I can’t visualise these machines from the descriptions at all. Thank Christ for pictures.
From Engineering, 26th June 1868:
BREWING AND BREWERIES.—No. XIV.Interesting that the author notes that where Steel’s masher is used, they only mash once and then sparge. Did the Steel’s masher contribute to the spread of sparging?
Apparatus Employed In The Process Of Mashing—(continued).
Formerly the method of mixing together the malt and liquor in a mash-tun was by the use of “oars,” or wooden stirring rods, and this method of forming the mash is still adopted in the case of very small breweries. Where mash-tuns of more than a very moderate size are employed, however, the adoption of such a mode of mashing would not only involve a severe amount of labour, but it would produce a most unsatisfactory result. It is desirable to employ such appliances for mashing as will effect the thorough mixing of the hull and flour of the crushed malt with the liquor, and will leave the goods in a porous condition, so that they may be readily penetrated by any further amount of liquor sparged over them or otherwise added. One of the earliest forms of mashing machine, and one that is still in use in many old breweries, is that consisting of a radial frame which travels round in the mash-tun, this frame having two horizontal shafts, one above and slightly in advance of the other. Each shaft carries a number of chain wheels, and over these work chains fitted with transverse teeth or rakes. As the shafts revolve the teeth on the chains are drawn up through the goods, all parts of the latter being successively acted on as the frame carrying the shafts travels round the tun. At Messrs. Barclay’s all the mash-tuns but one are fitted with chain rakes of this kind, and they are also in use at Messrs. Reid’s and other London breweries. At Messrs. Barclay’s the chains used to consist of cast-iron links connected by wrought-iron pins, but these links used to fail frequently — rather an awkward matter if the failure occurs in the middle of a mash — and Mr. Beckwith, the engineer, is now making them of malleable cast iron.
At Messrs. Reid’s, where there are four mash-tuns, each capable of mashing 160 quarters, the mashing machine in each tun is double, or, in other words, instead of the frame carrying the chain wheel shafts, being merely a radius of the tun, it extends across the whole diameter. By this arrangement the goods are turned over twice during each revolution made by the frame, and the mixing is thus effected more quickly than it otherwise would be. In slow gear the frame makes a complete revolution in fifteeen minutes, whilst in quick gear it completes the circuit in ten minutes, the speed being equivalent to one revolution in five minutes with a single machine. In Messrs. Reid’s machines the rake chains are of wrought iron throughout, and we are informed that the apparatus is found to work very satisfactorily.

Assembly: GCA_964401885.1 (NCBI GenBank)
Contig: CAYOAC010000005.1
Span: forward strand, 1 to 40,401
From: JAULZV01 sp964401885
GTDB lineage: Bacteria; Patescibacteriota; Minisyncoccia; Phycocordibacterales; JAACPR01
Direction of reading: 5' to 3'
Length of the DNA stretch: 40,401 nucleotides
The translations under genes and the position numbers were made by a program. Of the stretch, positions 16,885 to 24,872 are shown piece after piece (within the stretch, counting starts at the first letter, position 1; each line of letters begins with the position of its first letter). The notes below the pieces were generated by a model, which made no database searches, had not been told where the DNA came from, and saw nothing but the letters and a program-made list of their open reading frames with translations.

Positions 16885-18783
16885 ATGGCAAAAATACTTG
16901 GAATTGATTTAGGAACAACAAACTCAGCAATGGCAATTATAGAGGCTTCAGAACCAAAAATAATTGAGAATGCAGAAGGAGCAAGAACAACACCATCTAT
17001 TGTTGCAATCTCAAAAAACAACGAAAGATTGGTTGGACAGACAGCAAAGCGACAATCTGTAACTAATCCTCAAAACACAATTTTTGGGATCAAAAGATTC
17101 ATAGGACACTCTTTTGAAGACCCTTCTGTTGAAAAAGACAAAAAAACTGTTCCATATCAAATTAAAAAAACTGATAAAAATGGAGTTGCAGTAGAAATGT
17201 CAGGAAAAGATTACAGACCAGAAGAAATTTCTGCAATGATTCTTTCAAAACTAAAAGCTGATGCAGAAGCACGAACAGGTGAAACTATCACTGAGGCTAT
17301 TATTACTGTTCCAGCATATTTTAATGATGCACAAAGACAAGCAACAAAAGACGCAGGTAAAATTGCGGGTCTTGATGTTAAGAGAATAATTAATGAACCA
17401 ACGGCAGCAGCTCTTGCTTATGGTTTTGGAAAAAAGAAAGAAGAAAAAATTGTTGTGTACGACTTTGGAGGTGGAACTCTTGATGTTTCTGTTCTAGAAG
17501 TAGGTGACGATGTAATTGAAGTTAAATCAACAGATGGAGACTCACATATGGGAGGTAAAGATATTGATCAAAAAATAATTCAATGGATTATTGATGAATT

An improvement on the chain rakes is the so-called “porcupine” machinery, which has, perhaps, been more extensively adopted than any other form of mashing apparatus. Of an example of this form of mashing machine we gave an engraving on page 532 of our number for the 29th of May last, our illustration representing a vertical section and plan of one of the cast-iron mash-tuns at Messrs. Truman’s brewery, which mash-tuns we may mention, are all, with one exception, also fitted with Steel’s masher, which we shall describe presently. The mashing apparatus of which we are now speaking, consists, as will be seen, of a series of rakes carried by curved arms fixed to a pair of horizontal shafts placed one above the other; the rakes being arranged so that, as the shafts revolve, they pass each other and thoroughly turn over the “goods” in the mash-tun. The inner ends of the horizontal shafts are carried by plummer blocks attached to brackets which encircle the central vertical, or driving, shaft, the lower end of which latter shaft rests upon a suitable bearing at the bottom of the mash-tun. The outer ends of the rake shafts rest in bearings carried by a kind of frame, which is connected by tie bars with the brackets encircling the central shaft, and which is supported by a pair of rollers which bear on the rim of the mash-tun. The upper part of this frame also carries bearings for a pair of shafts, which are geared together, and each of which has, running loose on it, a pinion which gears into a rack formed round the edge of the mash-tun. Each shaft, also, carries a sliding clutch for connectiug it to its pinion, and these clutches are both worked by one lever, arranged as shown in the plan, so that either can be thrown in gear at pleasure, but so that they cannot be engaged simultaneously. One of the pinion shafts extends inwards towards the centre of the mash-tun, and at its inner end it carries a bevel wheel, which gears into a bevel pinion on the central shaft, this pinion being about one-third the size of the wheel. The rake shafts also carry bevel wheels, which gear into equal sized wheels on the vertical shaft, the pairs of wheels being arranged so that the two rake shafts are both made to revolve in the same direction.